Prospective study of electrical impedance scanning for identifying young women at risk for breast cancer

  • Alexander Stojadinovic
  • Orah Moskovitz
  • Zahava Gallimidi
  • Scott Fields
  • Ari D. Brooks
  • Rachel Brem
  • Robert N. Mucciola
  • Mukul Singh
  • Mary Maniscalco-Theberge
  • Howard E. Rockette
  • David Gur
  • Craig D. Shriver
Clinical trial



One way to improve the cost-benefit ratio for breast cancer screening in younger women is to identify those at high-risk of breast cancer and manage them in an optimal manner. The purpose of this study is to evaluate the sensitivity and specificity of Electrical Impedance Scanning (EIS) for identifying young women who are at risk for having breast cancer and should be followed with directed imaging technologies.


A prospective, observational, two-arm, multi-site clinical trial was performed on women aged 30–45 years. The ‘Sensitivity Arm’ included Clinical Breast Examinations (CBE) and EIS (T-Scan™ 2000ED) on 189 women prior to scheduled breast biopsy. The ‘Specificity Arm’ included 1361 asymptomatic women visiting clinics for routine annual well-woman examination. Sensitivity and specificity were determined. Relative probability for a woman with a positive EIS examination was computed and compared with other approaches commonly used to define ‘high-risk’ in this population.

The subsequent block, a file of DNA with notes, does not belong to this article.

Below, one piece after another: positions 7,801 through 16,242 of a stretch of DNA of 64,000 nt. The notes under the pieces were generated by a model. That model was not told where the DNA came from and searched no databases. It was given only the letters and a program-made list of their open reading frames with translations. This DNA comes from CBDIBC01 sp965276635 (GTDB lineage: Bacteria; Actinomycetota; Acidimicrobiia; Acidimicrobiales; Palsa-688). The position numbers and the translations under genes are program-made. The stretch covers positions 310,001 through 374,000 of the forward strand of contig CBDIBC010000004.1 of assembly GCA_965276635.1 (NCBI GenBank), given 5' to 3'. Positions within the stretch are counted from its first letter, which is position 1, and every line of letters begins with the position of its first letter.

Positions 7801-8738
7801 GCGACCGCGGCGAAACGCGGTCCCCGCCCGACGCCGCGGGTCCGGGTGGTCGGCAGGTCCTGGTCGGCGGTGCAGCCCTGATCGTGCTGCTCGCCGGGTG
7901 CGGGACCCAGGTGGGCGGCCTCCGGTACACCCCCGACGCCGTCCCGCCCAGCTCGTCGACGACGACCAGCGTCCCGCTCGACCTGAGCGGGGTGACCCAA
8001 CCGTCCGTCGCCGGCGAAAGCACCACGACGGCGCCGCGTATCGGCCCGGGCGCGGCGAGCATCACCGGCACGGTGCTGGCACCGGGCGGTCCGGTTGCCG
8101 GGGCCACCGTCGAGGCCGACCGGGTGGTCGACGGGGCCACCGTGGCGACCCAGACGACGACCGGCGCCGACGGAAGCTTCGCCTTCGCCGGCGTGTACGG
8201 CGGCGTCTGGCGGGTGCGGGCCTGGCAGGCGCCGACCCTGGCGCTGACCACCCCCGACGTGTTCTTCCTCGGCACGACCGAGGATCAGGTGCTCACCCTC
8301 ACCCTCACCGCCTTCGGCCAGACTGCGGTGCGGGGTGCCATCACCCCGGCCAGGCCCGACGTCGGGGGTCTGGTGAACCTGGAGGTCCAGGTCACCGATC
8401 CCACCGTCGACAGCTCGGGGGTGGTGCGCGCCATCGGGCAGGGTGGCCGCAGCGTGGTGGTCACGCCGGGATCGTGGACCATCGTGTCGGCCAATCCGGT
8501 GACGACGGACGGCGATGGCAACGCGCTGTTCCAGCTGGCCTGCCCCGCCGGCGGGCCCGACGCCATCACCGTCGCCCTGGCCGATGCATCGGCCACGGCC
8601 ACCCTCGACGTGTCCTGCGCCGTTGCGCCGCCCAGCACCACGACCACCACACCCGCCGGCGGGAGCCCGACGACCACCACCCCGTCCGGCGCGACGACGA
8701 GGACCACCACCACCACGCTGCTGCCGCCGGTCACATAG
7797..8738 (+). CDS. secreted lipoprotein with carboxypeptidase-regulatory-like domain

Fifty of 189 women in the Sensitivity arm had verified cancers, 19 of whom had positive EIS examination resulting in sensitivity of 38% (19/50). Of the 1361 women in the Specificity arm, 67 had positive EIS examination resulting in a specificity of 95% (1294/1361). The relative probability of a woman with a positive EIS examination was 7.68, which compares favorably with other established risk identifiers (e.g. two first-degree relatives with breast cancer or atypical ductal hyperplasia).


EIS may have an important role as a screening tool for identifying young women that should be followed more closely with advanced imaging technologies for early detection of breast cancer.


electrical impedance screening breast cancer 


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Copyright information

© Springer 2005

Authors and Affiliations

  • Alexander Stojadinovic
    • 1
    • 10
  • Orah Moskovitz
    • 2
  • Zahava Gallimidi
    • 3
  • Scott Fields
    • 4
  • Ari D. Brooks
    • 5
  • Rachel Brem
    • 6
  • Robert N. Mucciola
    • 7
  • Mukul Singh
    • 8
  • Mary Maniscalco-Theberge
    • 1
  • Howard E. Rockette
    • 9
  • David Gur
    • 9
  • Craig D. Shriver
    • 1
  1. 1.Walter Reed Army Medical CenterWashington, DCUSA
  2. 2.Machon Or, Bnei Zion HospitalHaifaIsrael
  3. 3.Rambam HospitalHaifaIsrael
  4. 4.Hadassah University HospitalMount Scopus, JerusalemIsrael
  5. 5.Drexel University College of MedicinePhiladelphiaUSA
  6. 6.George Washington UniversityWashington, DCUSA
  7. 7.East Hills Ob/Gyn ClinicJohnstownUSA
  8. 8.Cornell Medical CenterNew YorkUSA
  9. 9.University of Pittsburgh and Magee-Women’s HospitalPittsburghUSA
  10. 10.Walter Reed Army Medical Center Washington, DCUSA

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